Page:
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This Week

With genetic mapping, cats' mysteries will be unraveled
(New York Times, 15 February 2005

Potato-based vaccine success comes too late
(New Scientist, 15 February 2005

Can you hear me now?
(ScienceNOW, 14 February 2005)

Top U.K. biomedical center to move
(ScienceNOW, 14 February 2005)

Poor cell memory is key to cancer
(BBC News, 14 February 2005)

Crick's first DNA doodle released
(BBC News, 14 February 2005)

Opposing fat metabolism pathways triggered by a single gene
(Science Daily, 13 February 2005)

DNA recombination and repair -- A new twist to RecA function
(Science Daily, 13 February 2005)

Stem cells hit snag in Massachusetts
(ScienceNOW, 11 February 2005)

Bioinformatics: With a stumble, Microsoft launches European research project
(Science, 11 February 2005)

Lupus drug company asks FDA for a second chance
(Science, 11 February 2005)

SUMO wrestles its way to prominence in the cell
(Science, 11 February 2005)

Barcoding life
(ScienceNOW, 10 February 2005)

Senators file bill for stem cell research
(New York Times, 10 February 2005

Open-source practices for biotechnology
(New York Times, 10 February 2005

Increased risk of osteoporosis associated with gene that one in five people have
(Science Daily, 10 February 2005)

Separating wheat from chaff in plant genomes
(Science Daily, 9 February 2005)

Know thyself
(ScienceNOW, 8 February 2005)

Dolly expert is to clone embryos
(BBC News, 8 February 2005)

New tuberculosis strategy shows promise
(ScienceNOW, 7 February 2005)

International HapMap consortium expands mapping effort
(EurekAlert!, 7 February 2005)

Controlling protein diversity
(Science Daily, 7 February 2005)

Gene used in brain development can cause childhood brain cancers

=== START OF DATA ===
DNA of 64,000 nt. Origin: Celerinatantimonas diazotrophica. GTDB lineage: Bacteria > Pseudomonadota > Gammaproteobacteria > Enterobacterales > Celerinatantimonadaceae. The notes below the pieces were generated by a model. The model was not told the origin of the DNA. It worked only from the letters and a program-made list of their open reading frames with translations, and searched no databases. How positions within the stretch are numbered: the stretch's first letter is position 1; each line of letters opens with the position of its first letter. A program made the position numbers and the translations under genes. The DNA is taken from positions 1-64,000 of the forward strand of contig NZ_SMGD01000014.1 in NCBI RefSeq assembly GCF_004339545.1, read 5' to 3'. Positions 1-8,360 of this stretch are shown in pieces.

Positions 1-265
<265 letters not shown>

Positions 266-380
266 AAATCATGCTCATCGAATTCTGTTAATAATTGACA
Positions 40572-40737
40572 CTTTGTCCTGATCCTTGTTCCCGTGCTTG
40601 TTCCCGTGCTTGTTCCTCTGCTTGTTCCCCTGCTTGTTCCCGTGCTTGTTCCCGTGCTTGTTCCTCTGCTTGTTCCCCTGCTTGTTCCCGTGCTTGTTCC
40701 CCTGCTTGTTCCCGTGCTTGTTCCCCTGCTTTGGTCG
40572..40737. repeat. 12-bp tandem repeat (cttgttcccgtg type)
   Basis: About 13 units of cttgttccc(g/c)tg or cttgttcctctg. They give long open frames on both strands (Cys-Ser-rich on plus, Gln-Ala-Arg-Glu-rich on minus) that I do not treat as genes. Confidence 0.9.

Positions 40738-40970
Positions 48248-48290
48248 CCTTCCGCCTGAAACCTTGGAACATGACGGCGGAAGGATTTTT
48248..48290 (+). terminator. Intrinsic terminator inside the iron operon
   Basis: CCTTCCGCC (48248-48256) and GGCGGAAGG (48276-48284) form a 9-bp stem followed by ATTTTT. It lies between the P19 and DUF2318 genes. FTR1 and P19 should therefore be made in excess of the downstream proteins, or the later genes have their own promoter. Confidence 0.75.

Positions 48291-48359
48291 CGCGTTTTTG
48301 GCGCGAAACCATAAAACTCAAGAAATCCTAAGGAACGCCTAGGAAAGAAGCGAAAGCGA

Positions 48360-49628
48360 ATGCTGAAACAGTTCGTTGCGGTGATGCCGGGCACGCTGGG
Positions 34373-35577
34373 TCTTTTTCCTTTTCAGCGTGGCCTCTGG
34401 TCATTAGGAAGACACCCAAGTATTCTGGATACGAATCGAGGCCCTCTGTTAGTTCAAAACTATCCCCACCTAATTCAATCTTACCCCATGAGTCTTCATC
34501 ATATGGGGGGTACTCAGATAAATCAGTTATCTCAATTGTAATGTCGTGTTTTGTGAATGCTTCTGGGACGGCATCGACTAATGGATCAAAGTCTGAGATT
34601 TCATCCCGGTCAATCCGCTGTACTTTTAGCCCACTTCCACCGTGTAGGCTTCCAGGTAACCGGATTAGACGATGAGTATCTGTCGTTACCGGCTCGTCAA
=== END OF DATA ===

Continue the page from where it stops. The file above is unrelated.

(Science Daily, 7 February 2005)

Power tools for the gene age
(San Francisco Chronicle, 7 February 2005)

Fleshing out the genome
(Science Daily, 5 February 2005)

Spotting evolution on the wing
(Science Daily, 5 February 2005)

Last Week

Keeping things in proportion
(ScienceNOW, 4 February 2005)

A step toward cheaper anti-HIV therapy
(Science, 4 February 2005)

Immortality dies as bacteria show their age
(Science, 4 February 2005)

Asia jockeys for stem cell lead
(Science, 4 February 2005)

Structure of a conserved RNA element in the SARS virus genome determined
(Science Daily, 3 February 2005)

Evolution of sex chromosomes: The case of the white campion
(Science Daily, 2 February 2005)

Gene used in brain development can cause childhood brain cancers
(EurekAlert!, 2 February 2005)

Gene therapy promising for growing tooth-supporting bone
(EurekAlert!, 1 February 2005)

National survey shows Americans are in the dark regarding genetically modified foods
(Science Daily, 1 February 2005)

A 'gene's kiss' turns on puberty
(BBC News, 1 February 2005)

For zebrafish, that certain glow
(New York Times, 1 February 2005

New trigger for breast cancer
(ScienceNOW, 31 January 2005)

Racial groupings match genetic profiles, Stanford study finds
(Science Daily, 31 January 2005)

DNA bid for U.S. 'founding father'
(BBC News, 31 January 2005)

Non-sex genes 'link to gay trait'
(BBC News, 31 January 2005)

Scientists turn stem cells into neurons
(New York Times, 31 January 2005

Protein's gene-silencing role in development of nervous system
(Medical News Today, 31 January 2005

News Archive
New on the Web
New Weblog: For additional postings and perspectives on the world of genomics and postgenomics, check out SFGblog, the new companion Weblog to the Science Functional Genomics Web site. Here's a list of some recent postings on the blog:





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